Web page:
Saeed Ajmal, Pakistan's Ace Spinner, Retires From All Cricket
Saeed Ajmal's time in the limelight was cut short after a temporary ban for chucking saw him return to the sport in 2015 without the same form.
- Saeed Ajmal retires from all forms of cricket
- Ajmal's action was twice deemed illegal
- Ajmal said he will concentrate on coaching in the future
Saeed Ajmal, Pakistan's spinner, announced his retirement from all forms of cricket on Monday, two years after losing his wicket-taking bite with a remodelled bowling action that was twice deemed illegal. During a successful but controversial career, Ajmal was once celebrated as the world's number one bowler in one day internationals (ODIs) and Twenty20 cricket, and was almost as successful in Tests. He famously captured 24 wickets in three Tests against England in 2012. But his time in the limelight was cut short after a temporary ban for chucking saw him return to the sport in 2015 without the same form.
He took just one wicket in two ODIs and a Twenty20 in Bangladesh, his first matches after being cleared to bowl, and was never selected for the national team again.
"I am quitting all forms of cricket after the current National Twenty20 tournament," Ajmal told AFP from Rawalpindi on the phone.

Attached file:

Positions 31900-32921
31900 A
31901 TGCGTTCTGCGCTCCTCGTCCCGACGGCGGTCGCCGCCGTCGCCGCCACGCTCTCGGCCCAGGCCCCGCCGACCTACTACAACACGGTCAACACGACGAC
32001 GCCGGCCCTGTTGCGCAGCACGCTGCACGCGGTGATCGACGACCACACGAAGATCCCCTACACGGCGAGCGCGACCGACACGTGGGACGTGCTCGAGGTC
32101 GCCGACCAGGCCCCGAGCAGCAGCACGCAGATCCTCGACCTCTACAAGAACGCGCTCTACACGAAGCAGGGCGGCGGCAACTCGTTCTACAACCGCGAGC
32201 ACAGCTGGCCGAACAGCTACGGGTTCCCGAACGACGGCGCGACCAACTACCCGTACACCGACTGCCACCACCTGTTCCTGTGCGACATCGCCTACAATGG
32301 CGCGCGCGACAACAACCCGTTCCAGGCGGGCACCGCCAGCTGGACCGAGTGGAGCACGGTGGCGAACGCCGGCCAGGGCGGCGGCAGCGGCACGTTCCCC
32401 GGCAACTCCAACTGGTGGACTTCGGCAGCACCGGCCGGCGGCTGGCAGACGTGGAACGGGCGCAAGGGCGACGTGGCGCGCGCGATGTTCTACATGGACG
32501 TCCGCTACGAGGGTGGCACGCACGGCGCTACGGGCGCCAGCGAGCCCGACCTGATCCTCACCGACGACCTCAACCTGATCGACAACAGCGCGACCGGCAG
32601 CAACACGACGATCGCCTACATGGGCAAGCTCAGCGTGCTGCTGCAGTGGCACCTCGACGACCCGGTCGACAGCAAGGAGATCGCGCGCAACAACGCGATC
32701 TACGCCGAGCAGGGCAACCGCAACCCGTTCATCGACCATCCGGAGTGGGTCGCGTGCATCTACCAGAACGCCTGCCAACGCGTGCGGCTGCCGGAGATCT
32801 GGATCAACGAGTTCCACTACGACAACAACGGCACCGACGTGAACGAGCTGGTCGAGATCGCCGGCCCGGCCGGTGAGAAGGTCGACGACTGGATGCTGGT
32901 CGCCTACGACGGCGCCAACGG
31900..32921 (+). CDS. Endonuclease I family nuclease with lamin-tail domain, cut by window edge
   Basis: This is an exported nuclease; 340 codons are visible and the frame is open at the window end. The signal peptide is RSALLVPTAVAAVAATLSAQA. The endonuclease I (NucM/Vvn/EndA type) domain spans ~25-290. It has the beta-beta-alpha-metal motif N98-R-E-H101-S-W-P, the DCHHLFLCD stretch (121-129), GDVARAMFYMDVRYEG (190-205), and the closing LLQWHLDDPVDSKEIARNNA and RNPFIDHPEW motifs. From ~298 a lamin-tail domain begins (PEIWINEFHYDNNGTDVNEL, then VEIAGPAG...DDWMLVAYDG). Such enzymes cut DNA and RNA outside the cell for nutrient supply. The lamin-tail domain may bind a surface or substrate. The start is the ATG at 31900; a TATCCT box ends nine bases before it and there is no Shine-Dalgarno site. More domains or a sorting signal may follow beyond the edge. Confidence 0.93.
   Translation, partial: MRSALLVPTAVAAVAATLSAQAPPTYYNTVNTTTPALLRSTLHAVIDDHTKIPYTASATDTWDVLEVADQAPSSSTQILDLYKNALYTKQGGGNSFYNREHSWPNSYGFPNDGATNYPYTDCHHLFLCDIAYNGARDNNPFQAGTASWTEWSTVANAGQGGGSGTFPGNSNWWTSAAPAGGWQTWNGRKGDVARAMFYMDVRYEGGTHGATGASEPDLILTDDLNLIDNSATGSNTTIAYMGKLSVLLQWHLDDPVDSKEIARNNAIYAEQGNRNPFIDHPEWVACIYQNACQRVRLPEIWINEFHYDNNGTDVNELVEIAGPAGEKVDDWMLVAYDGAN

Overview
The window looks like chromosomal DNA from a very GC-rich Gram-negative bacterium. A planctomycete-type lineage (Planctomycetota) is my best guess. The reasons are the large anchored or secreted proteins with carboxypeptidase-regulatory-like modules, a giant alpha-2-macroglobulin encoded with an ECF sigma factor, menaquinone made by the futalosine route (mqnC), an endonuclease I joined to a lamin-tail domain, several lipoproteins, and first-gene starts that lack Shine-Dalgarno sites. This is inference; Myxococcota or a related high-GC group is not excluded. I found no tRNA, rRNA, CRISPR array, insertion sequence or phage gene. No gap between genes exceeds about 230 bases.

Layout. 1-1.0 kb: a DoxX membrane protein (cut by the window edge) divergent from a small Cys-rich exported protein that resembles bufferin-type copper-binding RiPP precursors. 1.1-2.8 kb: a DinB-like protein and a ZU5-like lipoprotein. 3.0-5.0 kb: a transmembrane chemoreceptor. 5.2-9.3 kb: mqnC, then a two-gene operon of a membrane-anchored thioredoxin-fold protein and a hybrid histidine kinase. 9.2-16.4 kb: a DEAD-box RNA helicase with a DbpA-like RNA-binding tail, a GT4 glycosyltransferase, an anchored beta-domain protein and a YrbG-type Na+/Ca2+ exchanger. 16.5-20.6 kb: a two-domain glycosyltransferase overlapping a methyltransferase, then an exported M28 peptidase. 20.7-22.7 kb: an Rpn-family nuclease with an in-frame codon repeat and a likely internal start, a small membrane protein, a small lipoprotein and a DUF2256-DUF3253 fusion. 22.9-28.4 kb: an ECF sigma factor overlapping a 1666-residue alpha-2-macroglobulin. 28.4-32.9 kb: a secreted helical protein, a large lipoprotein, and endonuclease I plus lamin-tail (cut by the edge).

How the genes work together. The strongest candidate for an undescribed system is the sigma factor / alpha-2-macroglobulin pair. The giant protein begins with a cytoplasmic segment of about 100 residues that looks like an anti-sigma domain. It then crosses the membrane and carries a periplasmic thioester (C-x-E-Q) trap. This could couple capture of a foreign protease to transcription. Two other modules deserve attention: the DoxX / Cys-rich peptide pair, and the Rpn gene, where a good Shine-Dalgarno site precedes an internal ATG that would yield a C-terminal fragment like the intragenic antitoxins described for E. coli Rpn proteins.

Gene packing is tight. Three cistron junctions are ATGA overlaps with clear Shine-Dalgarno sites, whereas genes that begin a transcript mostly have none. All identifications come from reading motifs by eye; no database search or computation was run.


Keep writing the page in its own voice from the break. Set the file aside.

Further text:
"It was a highly satisfying career in which I achieved whatever goals I set for myself and helped the team win matches."
Ajmal took 178 wickets in 35 Tests, the last of which was at Galle in Sri Lanka in 2014, where his bowling action was reported for a second time. It was first reported during an ODI series against Australia in the UAE in 2009.
He finished with 184 wickets in 113 ODIs, and 85 in 64 Twenty20 internationals.
But in spite of his early successes, Ajmal said the last two years of his career had been frustrating.
"Ban over action left me frustrated and hurt," he said. "More hurtful was that current player Stuart Broad questioned that and his comments hurt me no end. But I have forgiven everyone."
England fast bowler Broad questioned the legality of Ajmal's action when the Pakistani spinner was featuring in an English county championship a month before the umpires' report in Sri Lanka.
Ajmal took a swipe at the process of calling bowlers out for illegal action.
"It seems that the process was meant for me and (Mohammad) Hafeez, all other bowlers with questionable actions are still playing," he said.
Hafeez's action was reported for a second time last month.
Ajmal said he will concentrate on coaching in the future.